As Americans head outdoors for barbeques or hiking in the woods, danger might be lurking in the grass. The bite of the lone star tick, which lives in many eastern U.S. states, has been known to cause an allergic reaction to red meat. New research suggests that meat allergy may be on the rise.
Mammalian meat allergy, also known as the alpha-gal allergy, refers to an allergic reaction caused by a complex sugar found in many mammalian cell membranes. The galactose-alpha-1,3-galactose sugar isn’t found in primates (including humans), but is common to red meats such as pork and beef.
Symptoms of meat allergy can include hives, stomach trouble, and a sudden drop in blood pressure. It can lead to anaphylaxis, a severe and potentially life-threatening allergic reaction. New research by Dr. Jay Lieberman at the University of Tennessee Health Science Center finds one-third of anaphylaxis cases in a recent 10-year period were caused by this arachnid-induced allergy.
Lieberman and his co-authors were interested in assessing the breakdown of various causes of anaphylaxis, including the alpha-gal (red meat) allergy.
Anaphylaxis is usually defined as a reaction involving at least two different organ systems.
“For example, if you have full body hives and you vomit,” Lieberman said, “that can be anaphylaxis, as long as you know that it’s not associated with an infection or virus.”
The researchers evaluated 218 cases of anaphylaxis in patients ranging from as young as 9 years old to 78-year-old retirees who visited their university-affiliated Tennessee clinic over a 10-year period.
By reviewing the patients’ medical records, the doctors could identify the cause of the allergic reactions with high certainty in 85 of the cases and relative certainty in an additional 57 cases.
Researchers found that of the 85 highly certain cases, 28 -- or about one-third -- were caused by the tick-bite-induced alpha-gal allergy, more than any other source including other food allergies like peanuts or shellfish.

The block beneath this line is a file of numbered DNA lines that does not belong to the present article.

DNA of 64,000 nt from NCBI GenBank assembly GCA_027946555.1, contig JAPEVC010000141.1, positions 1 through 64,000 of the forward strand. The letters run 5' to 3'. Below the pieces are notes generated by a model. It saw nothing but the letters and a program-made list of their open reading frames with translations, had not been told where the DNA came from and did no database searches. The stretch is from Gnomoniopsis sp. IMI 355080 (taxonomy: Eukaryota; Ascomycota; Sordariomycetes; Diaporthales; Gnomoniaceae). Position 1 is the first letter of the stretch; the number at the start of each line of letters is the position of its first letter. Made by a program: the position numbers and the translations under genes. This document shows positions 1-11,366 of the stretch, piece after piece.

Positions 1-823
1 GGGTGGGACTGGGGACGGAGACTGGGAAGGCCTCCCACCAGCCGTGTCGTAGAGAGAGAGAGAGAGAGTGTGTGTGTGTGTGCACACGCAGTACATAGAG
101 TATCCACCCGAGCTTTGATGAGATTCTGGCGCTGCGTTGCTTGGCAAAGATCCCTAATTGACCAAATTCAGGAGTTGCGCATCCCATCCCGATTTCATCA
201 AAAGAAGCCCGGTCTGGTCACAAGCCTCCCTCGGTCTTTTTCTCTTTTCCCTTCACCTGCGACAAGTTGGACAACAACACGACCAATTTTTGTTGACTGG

In the 57 cases where the researchers were less certain of the cause of the allergic reaction, they found more than a quarter of the cases were most likely caused by alpha-gal. Taken together, the meat allergy was the most commonly identified source of anaphylaxis in those 142 cases.
Lieberman told VOA not every tick bite leads to an immune system reaction and not everyone with antibodies caused by the tick bite ends up with this meat allergy. “Clearly there are many people who get bitten by ticks that probably never develop the allergy to alpha-gal."
However, experts say that knowledge of the tick-borne allergy since its formal recognition in the early 2000s, as well as an antibody blood test that helps identify it, has helped spread awareness about it. This comes as the range of the lone star tick is also spreading, north and west from the eastern United States and Mexico.
Lieberman noted that while the number anaphylaxis cases caused by alpha-gal has increased, the number of unidentified cases has also decreased.
“These patients were there before and we didn't know what it was,” he said. Lieberman further explained that with the advent of a testing method for alpha-gal allergy, these patients are now getting the diagnosis they would have missed before.
Dr. Onyinye Iweala, at the University of North Carolina Division of Rheumatology, Allergy and Immunology, who was not involved in the study, said the findings might be due to two reasons.
“I think [the alpha-gal allergy] has been present for a while, but it’s increasing in its prevalence,” Iweala told VOA. “And also we have better diagnostics to identify that people have this condition.”
However, Lieberman warns it can be hard for an afflicted person to recognize the symptoms because they have up to several hours delayed onset.
Speaking on the uniqueness of the alpha-gal allergy, he said, “It’s the only one we know of that’s a delayed allergy, so it can even present in the middle of the night. You eat dinner at 8 p.m., you go to bed at 11 and you wake up at 1 a.m. with these symptoms.”
Although Lieberman’s research was conducted in the heart of lone-star tick country in Tennessee, Iweala notes that the meat allergy isn’t a uniquely American problem.
“Meat allergy has been discovered in multiple countries in Europe, Australia, Japan and also in South Africa,” she said. “They're different tick species that have been identified in Europe and in Australia that have been associated with the alpha-gal allergy,” but the resulting allergy to red meat remains the same.
While people affected can still eat fish and poultry, the allergy might make neighborhood barbecues with hotdogs and hamburgers less enjoyable. Researchers note that the allergy can lessen or even disappear in some people over time. Still many questions remain, including why the allergy seems to be on the rise.
This research was published Monday by the American College of Allergy, Asthma, and Immunology, where Dr. Lieberman is the vice chair of the food allergy committee.